June 11, 2007
From staff reports
Newly named Presidential Teachers Connie Esmond-Kiger and Sarah Wyatt share not only a love for teaching, but a love for doing it at Ohio University.
Esmond-Kiger, an associate professor of accounting, was recognized at Saturday morning's undergraduate commencement exercises, and Wyatt, an associate professor of environmental and plant biology, was singled out at the afternoon ceremony.
The award honors faculty members for their excellence as teachers inside and outside the classroom. Each recipient receives a $15,000 stipend over three years and holds the title "Presidential Teacher" during that time.
"I am honored to teach here," Esmond-Kiger said. "This is a fantastic experience for our students (the School of Accountancy), and I'm very proud to be part of it."
The Presidential Teacher Award, she added, caught her off guard.
"I was incredibly surprised to have been nominated," Esmond-Kiger said. "It's a great honor because I know in part if comes from my students. My students are absolutely incredible people. Their workload is probably more than it should be, but still, I feel I have their respect. It feels really good that I can be demanding and still be honored in this way."
One of Esmond-Kiger's greatest rewards outside the classroom comes with her adviser role for the local Beta Alpha Psi chapter, the international accounting honors fraternity, which provides another window through which to watch students' academic evolution.
"I see them walk in here as very young sophomores, and I watch them strut out of here with an accounting degree ready to the take the CPA exam," she said. "I feel I have an empty nest every year at this time. It's hard to say good-bye."
Esmond-Kiger joined Ohio University in 1999. She earned the University Professor award in 2005 and is a two-time winner of the College of Business Excellence in Teaching and Learning Award. She also has won a College of Business Senior Class Faculty Recognition Award and the 2004 Faculty Innovation/Activity Award from the School of Accountancy's Advisory Council.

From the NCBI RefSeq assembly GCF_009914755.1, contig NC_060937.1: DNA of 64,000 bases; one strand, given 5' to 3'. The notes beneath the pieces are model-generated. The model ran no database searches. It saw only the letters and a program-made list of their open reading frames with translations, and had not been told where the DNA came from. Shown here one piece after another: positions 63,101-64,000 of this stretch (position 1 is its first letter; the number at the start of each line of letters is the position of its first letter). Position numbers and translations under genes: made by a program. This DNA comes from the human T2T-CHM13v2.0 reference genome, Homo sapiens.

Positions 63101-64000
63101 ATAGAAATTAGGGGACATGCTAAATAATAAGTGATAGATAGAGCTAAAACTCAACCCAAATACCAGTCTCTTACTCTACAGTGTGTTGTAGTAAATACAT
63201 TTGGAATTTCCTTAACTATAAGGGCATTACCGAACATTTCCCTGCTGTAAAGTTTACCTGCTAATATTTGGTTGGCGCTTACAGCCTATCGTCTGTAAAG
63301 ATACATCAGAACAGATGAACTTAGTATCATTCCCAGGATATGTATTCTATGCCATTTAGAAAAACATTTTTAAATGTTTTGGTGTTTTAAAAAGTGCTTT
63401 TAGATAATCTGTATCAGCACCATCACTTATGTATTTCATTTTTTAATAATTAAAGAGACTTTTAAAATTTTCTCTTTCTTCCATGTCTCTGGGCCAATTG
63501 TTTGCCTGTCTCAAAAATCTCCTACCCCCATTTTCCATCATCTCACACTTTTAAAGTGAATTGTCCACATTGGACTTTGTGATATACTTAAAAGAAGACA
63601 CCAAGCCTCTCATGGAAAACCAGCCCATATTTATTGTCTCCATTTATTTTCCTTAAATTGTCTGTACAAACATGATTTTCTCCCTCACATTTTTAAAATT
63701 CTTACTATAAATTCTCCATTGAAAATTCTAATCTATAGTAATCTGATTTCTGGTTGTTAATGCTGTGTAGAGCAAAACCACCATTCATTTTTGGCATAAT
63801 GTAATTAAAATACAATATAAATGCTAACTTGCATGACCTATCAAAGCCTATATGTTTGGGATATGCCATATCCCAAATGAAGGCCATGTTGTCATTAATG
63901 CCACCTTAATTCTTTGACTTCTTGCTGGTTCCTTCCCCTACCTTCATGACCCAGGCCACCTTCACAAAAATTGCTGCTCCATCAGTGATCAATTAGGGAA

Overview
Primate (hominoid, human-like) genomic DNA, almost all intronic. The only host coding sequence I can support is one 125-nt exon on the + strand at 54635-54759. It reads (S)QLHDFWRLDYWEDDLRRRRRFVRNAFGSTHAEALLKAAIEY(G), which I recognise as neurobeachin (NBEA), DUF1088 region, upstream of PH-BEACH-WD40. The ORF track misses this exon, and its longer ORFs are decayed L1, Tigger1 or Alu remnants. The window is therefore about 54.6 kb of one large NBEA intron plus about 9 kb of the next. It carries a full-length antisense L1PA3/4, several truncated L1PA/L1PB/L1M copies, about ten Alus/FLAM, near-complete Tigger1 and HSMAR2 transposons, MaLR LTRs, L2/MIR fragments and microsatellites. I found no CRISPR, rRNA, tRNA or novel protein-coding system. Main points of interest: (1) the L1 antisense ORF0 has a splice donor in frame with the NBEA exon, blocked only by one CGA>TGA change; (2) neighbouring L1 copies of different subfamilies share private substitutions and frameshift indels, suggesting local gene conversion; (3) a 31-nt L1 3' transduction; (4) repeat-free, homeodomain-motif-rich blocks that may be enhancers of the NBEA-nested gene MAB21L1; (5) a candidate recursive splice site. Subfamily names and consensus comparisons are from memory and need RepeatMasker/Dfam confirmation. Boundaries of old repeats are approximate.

Wyatt said she was similarly surprised to learn she'd been chosen as a Presidential Teacher.
"It's overwhelming, actually," she said. "I never dreamed I would be chosen. There are so many outstanding faculty on this campus."
Wyatt teaches six courses, which are largely custom-designed, even the basic Foundations in Plant Biology Tier II course.
"Most are derived out of student needs," Wyatt said, noting that course content is problem- and skill based and designed to stimulate critical thinking. "Everyone should understand how science is done, not just learn facts. I teach them skills they are going to need in their lives."
Her classes can take unexpected directions. One quarter she'll teach Bioinformatics Tools, where students learn to solve problems using mathematical, scientific and computational tools. Another quarter, it's Writing in the Life Sciences, and the tool is a dictionary. Students draft poster abstracts, journal submissions, job applications and other documents they'll encounter professionally but wouldn't otherwise learn how to write.
Wyatt said she was drawn to academia as a profession because of her love for learning and knowledge. "The German word for science is 'wissenschaft.' It means 'create your own new knowledge.' How could you not be drawn to that?!"
She chose Ohio University because of the balance it affords.
"I'm a researcher -- I was raised in research -- but the reason I came to Ohio University is that I could also teach," she said. "At OU, and in my department in particular, they really appreciate both, and I get to do them equally."
Wyatt has been with Ohio University since 2000 and in 2004 earned the College of Arts and Sciences' Dean's Outstanding Teacher Award. Within her department, she has served on two curriculum committees and the promotion and tenure committee.
Nominations for the Presidential Teacher Awards are submitted from university faculty, students and alumni to the Presidential Teaching Award Selection Committee. The committee -- which consists of six faculty members, one graduate student and one undergraduate student -- recommends awardees to the president after an extensive evaluation process.
"The Presidential Teacher Award is widely considered the most prestigious teaching award on campus," said Martin Tuck, associate provost for academic affairs. "It requires candidates to go through a very rigorous selection process that recognizes our most exceptional teachers among the faculty."